5 Takeaways From The GOP’s First Major Forum

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Last night, 14 Republican presidential hopefuls gathered together for the first time, in New Hampshire, with a goal of introducing themselves more clearly to the American public. The televised event, hosted by the Voters First Forum, gave each participating candidate five minutes to address his or her running platform and agendas — by way of rapid-fire Q&A. Suffice to say, many opinions were espoused and quotable moments ensued. Just in case you can't stomach a rerun of the entire two-hour forum, we've pulled out five takeaways to be aware of in case you get caught in a political conversation around the water cooler. Without further ado... 1. It seems highly unlikely that the only female GOP candidate will advance forward. Carly Fiorina is the sole woman seeking the Republican nomination, and it looks like she'll be out of the running very soon: She is dead last in the polls, and her onstage performance last night didn't do anything to move that needle. 2. Below-the-belt Clinton criticism ran rampant. Lindsey Graham brought up the decades-old Monica Lewinsky scandal as a way to criticize Hillary Clinton's politics. "I've been dealing with this crap for 20 years. I'm fluent in Clinton-speak," he said. "When [Bill] says, 'I didn't have sex with that woman,' he did. When [Hillary Clinton] tells us, 'Trust me, you have all the emails you need,' we haven't even scratched the surface." Bobby Jindal called Hillary — along with Barack Obama — a socialist; Fiorina launched into a full-on character attack, accusing the Democratic frontrunner of lying about her email server as well as about Benghazi. 3. Ted Cruz totally killed it on the platitudes front. Cruz may have appeared via teleprompter, but his stage presence is still heads above the other candidates. Somewhat surprising, when compared to his sound bites from recent weeks, Cruz kept his cool — courting potential voters with abstract calls to action in the process. "We’ll win by painting in bold colors and we’ll reignite the promise of America," he told audiences. Despite last night's well-received appearance, it remains unclear as to whether the Texas senator will make it to the top 10. 4. Jeb Bush might need some media training. In addition to pointing out that everyone in the Bush family has his or own own DNA, the former governor of Florida also spent some time fumbling verbally about how he feels about his father. "My dad is quite possibly the most perfect man alive, so it’s very hard of me to be critical of him," he said at one point. "In fact, I got a T-shirt that says, uh, at the Jeb swag store that says, I’m the uh, I’m the, uh, 'My dad’s the greatest man alive. If you don’t like it, I’ll take you outside.'" Statements like these make it tough to understand exactly who is on the campaign trail here: Jeb Bush, or the Bush legacy at large.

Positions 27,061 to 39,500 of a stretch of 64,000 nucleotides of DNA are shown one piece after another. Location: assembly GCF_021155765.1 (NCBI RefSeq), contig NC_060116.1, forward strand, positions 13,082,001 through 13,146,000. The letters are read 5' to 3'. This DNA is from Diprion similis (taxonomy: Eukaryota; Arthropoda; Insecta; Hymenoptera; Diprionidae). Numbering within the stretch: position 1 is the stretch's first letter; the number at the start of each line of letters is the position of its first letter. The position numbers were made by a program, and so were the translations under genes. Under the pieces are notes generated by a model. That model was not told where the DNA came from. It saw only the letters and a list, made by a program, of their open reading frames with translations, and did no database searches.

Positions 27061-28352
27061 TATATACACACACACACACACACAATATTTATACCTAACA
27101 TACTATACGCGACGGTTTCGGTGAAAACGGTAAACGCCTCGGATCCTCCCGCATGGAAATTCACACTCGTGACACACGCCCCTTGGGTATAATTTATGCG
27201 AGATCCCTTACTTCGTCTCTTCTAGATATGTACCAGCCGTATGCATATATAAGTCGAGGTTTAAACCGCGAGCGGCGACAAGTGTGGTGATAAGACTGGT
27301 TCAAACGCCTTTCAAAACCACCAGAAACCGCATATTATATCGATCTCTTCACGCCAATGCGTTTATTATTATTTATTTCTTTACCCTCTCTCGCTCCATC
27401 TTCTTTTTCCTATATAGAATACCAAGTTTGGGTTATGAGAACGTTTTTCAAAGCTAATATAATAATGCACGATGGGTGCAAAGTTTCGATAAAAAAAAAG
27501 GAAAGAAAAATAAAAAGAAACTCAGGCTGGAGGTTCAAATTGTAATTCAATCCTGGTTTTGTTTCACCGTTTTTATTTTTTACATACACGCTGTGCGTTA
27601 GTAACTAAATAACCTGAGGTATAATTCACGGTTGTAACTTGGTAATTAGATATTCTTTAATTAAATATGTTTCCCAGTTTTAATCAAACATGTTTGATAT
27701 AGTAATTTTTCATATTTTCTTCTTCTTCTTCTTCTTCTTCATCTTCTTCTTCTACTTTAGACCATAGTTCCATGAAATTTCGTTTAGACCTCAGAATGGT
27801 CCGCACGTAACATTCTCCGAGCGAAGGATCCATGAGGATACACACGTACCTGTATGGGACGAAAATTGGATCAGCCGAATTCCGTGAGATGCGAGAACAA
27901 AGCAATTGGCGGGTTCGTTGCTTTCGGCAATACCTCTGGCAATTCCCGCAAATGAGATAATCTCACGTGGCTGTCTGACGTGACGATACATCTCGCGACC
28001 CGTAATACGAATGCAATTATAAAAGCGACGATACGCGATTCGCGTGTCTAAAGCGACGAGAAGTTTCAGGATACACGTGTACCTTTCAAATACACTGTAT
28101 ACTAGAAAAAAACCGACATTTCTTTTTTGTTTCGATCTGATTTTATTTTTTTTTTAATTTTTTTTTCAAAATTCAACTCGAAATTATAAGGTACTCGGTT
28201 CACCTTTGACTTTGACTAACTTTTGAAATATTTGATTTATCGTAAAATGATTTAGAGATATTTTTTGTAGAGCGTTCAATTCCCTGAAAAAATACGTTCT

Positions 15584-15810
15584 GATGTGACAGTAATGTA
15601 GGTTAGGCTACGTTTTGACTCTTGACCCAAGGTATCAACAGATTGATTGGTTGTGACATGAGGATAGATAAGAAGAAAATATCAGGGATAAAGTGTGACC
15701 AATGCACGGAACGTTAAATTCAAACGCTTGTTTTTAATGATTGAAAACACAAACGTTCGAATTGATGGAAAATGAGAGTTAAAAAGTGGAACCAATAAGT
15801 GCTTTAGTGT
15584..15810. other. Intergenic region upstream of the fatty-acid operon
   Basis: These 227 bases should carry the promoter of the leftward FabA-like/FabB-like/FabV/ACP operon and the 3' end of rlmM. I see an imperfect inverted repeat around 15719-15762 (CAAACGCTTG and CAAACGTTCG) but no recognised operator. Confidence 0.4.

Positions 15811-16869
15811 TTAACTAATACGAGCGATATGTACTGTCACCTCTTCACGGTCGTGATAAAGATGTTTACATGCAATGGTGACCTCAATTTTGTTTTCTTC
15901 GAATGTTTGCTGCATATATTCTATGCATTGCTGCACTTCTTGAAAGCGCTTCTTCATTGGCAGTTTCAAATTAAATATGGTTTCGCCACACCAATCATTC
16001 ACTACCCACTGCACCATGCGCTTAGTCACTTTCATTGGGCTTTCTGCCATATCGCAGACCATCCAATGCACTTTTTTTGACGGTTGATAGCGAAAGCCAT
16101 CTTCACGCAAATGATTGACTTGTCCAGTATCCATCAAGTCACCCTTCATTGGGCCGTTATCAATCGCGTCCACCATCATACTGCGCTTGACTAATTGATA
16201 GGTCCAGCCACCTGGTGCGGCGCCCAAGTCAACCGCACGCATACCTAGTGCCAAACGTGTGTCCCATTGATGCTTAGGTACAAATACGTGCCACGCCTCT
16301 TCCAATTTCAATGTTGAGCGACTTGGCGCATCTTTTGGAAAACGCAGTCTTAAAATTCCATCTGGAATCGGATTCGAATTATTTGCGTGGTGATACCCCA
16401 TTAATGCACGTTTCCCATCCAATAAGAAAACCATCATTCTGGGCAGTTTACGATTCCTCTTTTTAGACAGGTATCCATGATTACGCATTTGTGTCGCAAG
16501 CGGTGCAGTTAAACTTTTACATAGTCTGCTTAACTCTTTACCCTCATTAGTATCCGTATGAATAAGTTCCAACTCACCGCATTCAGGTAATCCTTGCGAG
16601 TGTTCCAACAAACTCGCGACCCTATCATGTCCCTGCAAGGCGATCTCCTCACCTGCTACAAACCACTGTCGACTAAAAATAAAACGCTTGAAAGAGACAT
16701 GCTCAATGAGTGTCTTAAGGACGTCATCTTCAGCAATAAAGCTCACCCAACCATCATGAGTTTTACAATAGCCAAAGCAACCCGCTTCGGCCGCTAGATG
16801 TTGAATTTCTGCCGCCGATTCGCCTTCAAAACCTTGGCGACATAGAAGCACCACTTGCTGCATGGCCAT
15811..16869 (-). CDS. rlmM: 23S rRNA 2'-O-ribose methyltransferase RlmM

5. Donald Trump was out of sight but still top of mind.
Forget all the bad press he's received in recent months: The real-estate mogul is a major contender — even after deciding to sit out last night's forum. Despite — or perhaps because of — Trump's absence, his name wasn't uttered a single time throughout the entire event. But expect him to be very present at Thursday's inaugural GOP contenders' debate and, in the magnate's own words, not to be an especially skilled orator. "These politicians," he explained recently, "I always say, they’re all talk, no action. They debate all the time. They go out and they debate every night. I don’t debate." Which raises the question: What is he going to do on the podium Thursday?

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